“Plans for the Natuna Fishing Zone are Unveiled” by Leo Suryadinata

2019/22, 28 February 2019

On 20 February 2019, three days after the second presidential election debate between Jokowi and Prabowo, Luhut Panjaitan, Indonesia’s Co-ordinating Minister for Maritime Affairs, unveiled plans that Jakarta intended to set up the Zona Penangkapan Ikan di Laut Natuna (Natuna Fishing Zone) facilities in the third quarter of this year. These facilities would include tanker ships to supply fuel for Indonesian fishermen, cold storage and boarding houses. Indonesian navy ships would also be used to safeguard Indonesian fishing boats.

Foreign fishermen are not allowed to fish in the zone, which is exclusively for Indonesia. This zone is located in the Indonesian Economic Exclusive Zone (EEZ), but is also within the so-called “Chinese traditional fishing grounds” claimed by Beijing and an area within Beijing’s Nine-Dash-Line. Both claims of Beijing have been rejected by Jakarta.
Since becoming president in October 2014, Jokowi has been labelled by his opponents as a president who is “pro-Chinese” and “pro-Beijing”; this was based on two assertions: his friendship with Basuki Tjahaja Purnama alias Ahok who was his deputy when Jokowi was Governor of Jakarta, and that he has welcomed tourists and investment from China in Indonesia, including the building of the Jakarta-Bandung High Speed Railways. On Natunas issues, Jokowi has been very firm in his stand, including the fishing rights in the Indonesian EEZ. This is to show to the Indonesian people, especially his critics, that he is an Indonesian nationalist.

Since Jokowi became president, his Minister of Maritime and Fisheries Susi Pudjiastuti has been stern in implementing the policy of confiscating foreign fishing boats that illegally catching fish in the Indonesian territorial waters, including in the Natuna Seas. Most of these fishing boats belonged to Vietnam, Malaysia, the Philippines and China. However, most notable was the dispute in the Natuna EEZ involving Beijing’s fishing boats. While Beijing has publicly acknowledged that Jakarta has the ownership of the Natuna islands, it was ambiguous with regard to its EEZ. China’s fishing boats, accompanied by Chinese patrol boats, often engaged in fishing activities in the Indonesian claimed Natuna Seas. When the boats were caught, they were often able to escape because of help from Chinese patrol boats. In March 2016, however, a Chinese fishing boat’s incursion into the Natuna EEZ had developed into a diplomatic outcry between Jakarta and Beijing. Jokowi boarded the Indonesian warship to the Natunas, indicating that his government was serious about defending Indonesian sovereignty. Indonesian parliament ratified the budget for improving the Natuna airport and other military facilities. Soon after the dispute Beijing sent an envoy to Jakarta for negotiations. There were two further Chinese incursions in May and June 2016 but has stopped since July 2016.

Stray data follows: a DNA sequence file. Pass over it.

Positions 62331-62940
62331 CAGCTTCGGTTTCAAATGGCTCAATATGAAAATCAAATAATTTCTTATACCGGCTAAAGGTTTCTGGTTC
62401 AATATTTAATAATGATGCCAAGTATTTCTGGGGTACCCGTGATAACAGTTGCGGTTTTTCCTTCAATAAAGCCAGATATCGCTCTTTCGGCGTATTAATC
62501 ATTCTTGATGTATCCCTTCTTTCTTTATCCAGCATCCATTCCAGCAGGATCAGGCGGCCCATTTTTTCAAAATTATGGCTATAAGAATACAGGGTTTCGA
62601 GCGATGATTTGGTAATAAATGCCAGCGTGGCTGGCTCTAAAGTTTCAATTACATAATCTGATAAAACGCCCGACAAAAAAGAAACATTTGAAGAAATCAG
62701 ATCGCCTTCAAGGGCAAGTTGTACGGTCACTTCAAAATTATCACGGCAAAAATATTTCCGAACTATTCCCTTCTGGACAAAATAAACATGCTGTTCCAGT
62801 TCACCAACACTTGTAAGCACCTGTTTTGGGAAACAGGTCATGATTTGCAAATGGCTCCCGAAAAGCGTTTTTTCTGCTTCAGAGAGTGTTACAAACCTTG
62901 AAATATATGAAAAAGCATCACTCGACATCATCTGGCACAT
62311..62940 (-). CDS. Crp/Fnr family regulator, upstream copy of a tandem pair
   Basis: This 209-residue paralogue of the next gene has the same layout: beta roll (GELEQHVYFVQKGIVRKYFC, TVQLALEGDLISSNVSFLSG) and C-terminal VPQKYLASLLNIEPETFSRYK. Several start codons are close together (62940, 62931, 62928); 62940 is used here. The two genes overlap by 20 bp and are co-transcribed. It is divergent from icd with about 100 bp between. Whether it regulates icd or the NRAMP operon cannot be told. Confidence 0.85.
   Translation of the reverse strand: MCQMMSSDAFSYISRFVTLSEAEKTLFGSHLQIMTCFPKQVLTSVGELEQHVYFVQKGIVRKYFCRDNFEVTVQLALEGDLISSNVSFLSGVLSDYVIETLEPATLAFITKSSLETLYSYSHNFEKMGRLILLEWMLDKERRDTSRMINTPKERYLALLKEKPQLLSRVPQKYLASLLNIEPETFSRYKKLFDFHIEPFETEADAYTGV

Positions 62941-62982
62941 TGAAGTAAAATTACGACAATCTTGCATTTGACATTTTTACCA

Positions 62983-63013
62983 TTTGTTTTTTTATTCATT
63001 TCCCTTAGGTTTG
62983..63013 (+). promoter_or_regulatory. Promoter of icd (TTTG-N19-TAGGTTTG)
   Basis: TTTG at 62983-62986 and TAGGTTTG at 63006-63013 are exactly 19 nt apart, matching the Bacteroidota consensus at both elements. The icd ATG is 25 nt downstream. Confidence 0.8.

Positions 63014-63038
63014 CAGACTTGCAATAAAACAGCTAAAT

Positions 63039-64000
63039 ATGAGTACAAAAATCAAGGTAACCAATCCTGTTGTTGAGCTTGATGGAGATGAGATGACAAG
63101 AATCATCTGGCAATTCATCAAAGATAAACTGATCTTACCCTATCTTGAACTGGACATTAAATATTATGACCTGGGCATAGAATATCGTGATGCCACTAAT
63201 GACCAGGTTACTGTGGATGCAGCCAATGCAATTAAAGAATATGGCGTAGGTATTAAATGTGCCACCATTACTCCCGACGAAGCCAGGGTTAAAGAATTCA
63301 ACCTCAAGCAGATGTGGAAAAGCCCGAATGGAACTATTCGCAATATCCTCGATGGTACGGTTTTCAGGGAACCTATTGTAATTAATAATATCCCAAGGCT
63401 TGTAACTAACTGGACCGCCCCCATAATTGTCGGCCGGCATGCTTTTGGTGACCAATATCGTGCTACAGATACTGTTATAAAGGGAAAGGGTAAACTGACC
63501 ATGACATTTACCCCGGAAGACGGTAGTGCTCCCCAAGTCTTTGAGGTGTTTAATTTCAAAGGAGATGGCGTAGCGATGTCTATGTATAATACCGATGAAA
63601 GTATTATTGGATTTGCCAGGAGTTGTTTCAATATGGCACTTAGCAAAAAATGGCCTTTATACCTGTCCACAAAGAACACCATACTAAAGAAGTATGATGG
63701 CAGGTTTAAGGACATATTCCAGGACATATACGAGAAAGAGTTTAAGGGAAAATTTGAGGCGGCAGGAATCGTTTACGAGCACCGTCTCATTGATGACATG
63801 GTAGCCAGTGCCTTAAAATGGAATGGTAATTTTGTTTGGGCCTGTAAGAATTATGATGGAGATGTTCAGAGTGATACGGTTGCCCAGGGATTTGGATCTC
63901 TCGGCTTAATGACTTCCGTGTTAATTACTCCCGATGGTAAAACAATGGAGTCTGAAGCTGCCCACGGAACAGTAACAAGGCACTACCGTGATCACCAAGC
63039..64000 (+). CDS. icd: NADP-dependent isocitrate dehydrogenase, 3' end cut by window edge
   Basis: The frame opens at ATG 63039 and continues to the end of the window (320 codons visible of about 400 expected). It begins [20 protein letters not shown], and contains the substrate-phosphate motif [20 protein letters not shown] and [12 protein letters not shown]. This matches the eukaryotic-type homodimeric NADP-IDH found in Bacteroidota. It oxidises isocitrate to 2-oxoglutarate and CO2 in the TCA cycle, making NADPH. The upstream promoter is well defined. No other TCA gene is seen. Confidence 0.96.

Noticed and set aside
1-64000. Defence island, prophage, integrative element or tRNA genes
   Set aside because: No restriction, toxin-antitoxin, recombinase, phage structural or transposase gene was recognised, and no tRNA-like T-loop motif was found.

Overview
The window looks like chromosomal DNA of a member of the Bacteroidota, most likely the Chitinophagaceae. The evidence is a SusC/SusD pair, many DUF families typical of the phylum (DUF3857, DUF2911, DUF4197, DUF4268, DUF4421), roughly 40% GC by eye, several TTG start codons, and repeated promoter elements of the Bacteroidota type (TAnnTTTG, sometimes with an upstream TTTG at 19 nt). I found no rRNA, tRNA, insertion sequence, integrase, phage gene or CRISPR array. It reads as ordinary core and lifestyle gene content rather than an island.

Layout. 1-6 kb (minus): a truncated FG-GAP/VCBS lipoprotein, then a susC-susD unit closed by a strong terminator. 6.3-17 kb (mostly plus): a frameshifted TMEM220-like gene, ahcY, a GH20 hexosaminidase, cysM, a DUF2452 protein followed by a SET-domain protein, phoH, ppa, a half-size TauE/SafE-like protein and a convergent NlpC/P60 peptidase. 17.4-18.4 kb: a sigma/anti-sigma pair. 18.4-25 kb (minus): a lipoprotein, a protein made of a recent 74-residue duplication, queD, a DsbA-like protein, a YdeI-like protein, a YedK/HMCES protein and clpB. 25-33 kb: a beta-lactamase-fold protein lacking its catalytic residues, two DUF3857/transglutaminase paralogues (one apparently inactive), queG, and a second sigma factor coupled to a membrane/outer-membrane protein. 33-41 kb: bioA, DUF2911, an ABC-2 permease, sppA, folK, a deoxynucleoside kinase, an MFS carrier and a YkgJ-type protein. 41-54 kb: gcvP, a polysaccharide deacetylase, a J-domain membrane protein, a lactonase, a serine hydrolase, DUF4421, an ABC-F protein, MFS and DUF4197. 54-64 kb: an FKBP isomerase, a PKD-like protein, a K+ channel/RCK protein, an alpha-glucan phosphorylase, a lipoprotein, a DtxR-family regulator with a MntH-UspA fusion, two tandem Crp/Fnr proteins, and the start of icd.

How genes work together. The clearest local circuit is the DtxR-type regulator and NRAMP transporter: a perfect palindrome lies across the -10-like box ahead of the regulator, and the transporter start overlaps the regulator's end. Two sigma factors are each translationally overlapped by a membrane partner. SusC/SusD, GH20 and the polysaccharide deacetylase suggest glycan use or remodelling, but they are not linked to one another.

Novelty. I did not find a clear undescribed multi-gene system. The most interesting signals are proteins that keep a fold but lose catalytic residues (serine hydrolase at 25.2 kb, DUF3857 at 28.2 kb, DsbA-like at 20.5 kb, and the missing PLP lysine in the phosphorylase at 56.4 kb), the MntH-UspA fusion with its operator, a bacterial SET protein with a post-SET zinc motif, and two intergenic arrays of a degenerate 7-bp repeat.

To consolidate Indonesian claims, on 14 July 2017, the Jokowi government issued an Indonesian new map which renamed the northern part of the EEZ as Laut Natuna Utara (North Natuna Seas). On 25 August, almost one and half months after the event, Beijing sent a protest note to the Indonesian Embassy in Beijing, telling Jakarta that China did not recognize the renaming of part of the South China Seas. Jakarta did not respond.

There was no news of developments on the Natunas until a few days ago when Luhut Panjaitan issued a statement on the building of facilities in the Natuna waters. This move may be linked to the 17 April 2019 Presidential election. During the second presidential election debate on 17 February, Prabowo criticized Jokowi for not correcting the imbalance in trade between Jakarta and Beijing as it favoured Beijing. Prabowo claimed that if he was elected as President, he would make a better deal with China.

In the 2014 presidential election debate, Prabowo also noted that Indonesia should play a more active role in the South China Sea issues as it concerned Indonesia’s territory and security. This contrasted with Jokowi’s more cautious stand, that there was no overlapping territorial claim between Beijing and Jakarta in the area. The announcement of plans on building facilities in the Natuna Fishing Zone during this time may thus be intended to shake off the image that Jokowi is soft on China so as to pre-empt his opponents from raising the issue during the campaign.

Dr Leo Suryadinata is Visiting Senior Fellow at ISEAS – Yusof Ishak Institute.

The facts and views expressed are solely that of the author/authors and do not necessarily reflect that of ISEAS – Yusof Ishak Institute.  No part of this publication may be reproduced in any form without permission.